By Medicine Hat News on January 11, 2018.
Medicine Hat News
This Saturday is the Orthodox Christian New Year, but last Saturday the Cherwonogrodzky family of Medicine Hat celebrated Ukrainian Christmas.
Relatives and friends came to partake in the special day. Outside were the usual Christmas lights and ornaments, but at the top of the stairs was an axe to ward off evil, a candle to welcome the traveller, a sheaf of wheat for prosperity in 2018, and a picture of Chervonograd Castle in western Ukraine (The Cherwonogrodzky roots go back to the 9th century). Once inside, the head of the household, John, blessed the foreheads of the guests with honey.
Before supper, the youngest child went outside searching for either the first or brightest star.She found one and reported back inside. John then brought the sheaf of wheat inside, then tossed “kutya” (cooked wheat, honey, poppy seed) at the ceiling. It stuck, so everyone was blessed with prosperity and health. He then gave out vodka shots and those following tradition all shouted together “Na Zdorovya” (for health).
This year the tradition of children searching for spiderwebs (symbolic of wealth in the New Year) was forgone. John said grace and blessings, then it was time for supper. At the centre table there was Kolach bread (from the local Ukrainian store) with a lit beeswax candle, and 12 meatless foods to represent the 12 disciples (kutya, borscht, salmon, St. Peter’s/tilapia fish, cooked buckwheat, holubtsi/cabbage rolls, perohe/perogies, bean-tomato salad, deviled eggs, dark mushrooms, poppy bread, compote). The family was also blessed with many guests bringing in their own specialty dishes, salads and desserts.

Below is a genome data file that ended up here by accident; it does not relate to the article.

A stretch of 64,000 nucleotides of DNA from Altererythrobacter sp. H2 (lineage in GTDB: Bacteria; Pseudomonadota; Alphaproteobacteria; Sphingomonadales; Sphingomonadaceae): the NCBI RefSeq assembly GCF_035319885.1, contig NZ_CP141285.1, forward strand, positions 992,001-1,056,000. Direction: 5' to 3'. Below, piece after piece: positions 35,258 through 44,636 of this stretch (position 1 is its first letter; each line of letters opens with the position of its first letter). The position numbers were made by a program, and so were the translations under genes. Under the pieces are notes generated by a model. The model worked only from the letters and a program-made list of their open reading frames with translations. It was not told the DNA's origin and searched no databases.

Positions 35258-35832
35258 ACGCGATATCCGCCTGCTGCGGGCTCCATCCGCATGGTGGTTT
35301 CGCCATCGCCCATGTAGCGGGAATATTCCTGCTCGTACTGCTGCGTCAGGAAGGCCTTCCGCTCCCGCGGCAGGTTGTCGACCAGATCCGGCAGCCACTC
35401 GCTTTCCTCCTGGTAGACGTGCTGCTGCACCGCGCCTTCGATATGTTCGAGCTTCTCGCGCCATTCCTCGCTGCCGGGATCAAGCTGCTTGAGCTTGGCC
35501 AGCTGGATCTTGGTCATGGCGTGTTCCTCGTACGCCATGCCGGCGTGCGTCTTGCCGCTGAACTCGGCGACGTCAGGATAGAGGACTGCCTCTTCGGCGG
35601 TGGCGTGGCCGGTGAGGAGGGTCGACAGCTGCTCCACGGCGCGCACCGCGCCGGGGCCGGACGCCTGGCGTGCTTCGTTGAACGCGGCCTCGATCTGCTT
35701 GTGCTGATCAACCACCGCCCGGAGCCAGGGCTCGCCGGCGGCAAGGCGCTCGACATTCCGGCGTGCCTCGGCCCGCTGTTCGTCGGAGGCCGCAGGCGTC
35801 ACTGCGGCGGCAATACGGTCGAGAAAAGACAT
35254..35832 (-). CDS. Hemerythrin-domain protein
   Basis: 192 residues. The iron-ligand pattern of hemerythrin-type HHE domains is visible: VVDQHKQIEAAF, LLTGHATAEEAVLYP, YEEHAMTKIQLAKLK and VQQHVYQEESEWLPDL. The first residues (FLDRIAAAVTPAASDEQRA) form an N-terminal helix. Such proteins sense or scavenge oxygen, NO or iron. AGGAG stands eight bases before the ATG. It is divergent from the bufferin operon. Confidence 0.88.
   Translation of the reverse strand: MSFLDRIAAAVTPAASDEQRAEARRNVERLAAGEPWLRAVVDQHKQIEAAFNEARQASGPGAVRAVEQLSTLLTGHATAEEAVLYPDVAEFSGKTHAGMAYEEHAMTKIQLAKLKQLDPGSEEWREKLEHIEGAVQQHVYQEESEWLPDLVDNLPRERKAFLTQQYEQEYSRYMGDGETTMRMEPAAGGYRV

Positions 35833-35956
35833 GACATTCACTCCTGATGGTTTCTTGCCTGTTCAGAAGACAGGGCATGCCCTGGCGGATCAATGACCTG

During the meal, the Kolach bread was divided, sprinkled with honey, and shared with all. A CD of traditional Ukrainian Christmas songs (Yevshan Inc.) was played and all recognized “Shchedryk” (Carol of the Bells; https://www.youtube.com/ watch?v=0UmvUy1LziE). All were blessed to hear a guest who volunteered to sing some Ukraniansongs.
Each year celebrations have differed. In past years, there were skits (Baba Yaga kidnapping the children, evicting Father Winter) and fairy tales recited (The Blue Rose, Koschei the Deathless, Vasilisa and the Skull of Light). This year, all relaxed and talked about family, family characters and histories, politics, and Canada’s multi-culturalism. That last point is important. It is what makes Canada, what makes us different than many other countries. Ukrainian culture is just one of the many that we honour now. We all become a little stronger when each of us gets stronger.
Merry Christmas, English and Ukrainian, and now “Schaslevoho Novoho Roky” (Happy New Year).
Submitted by John Cherwonogrodzky
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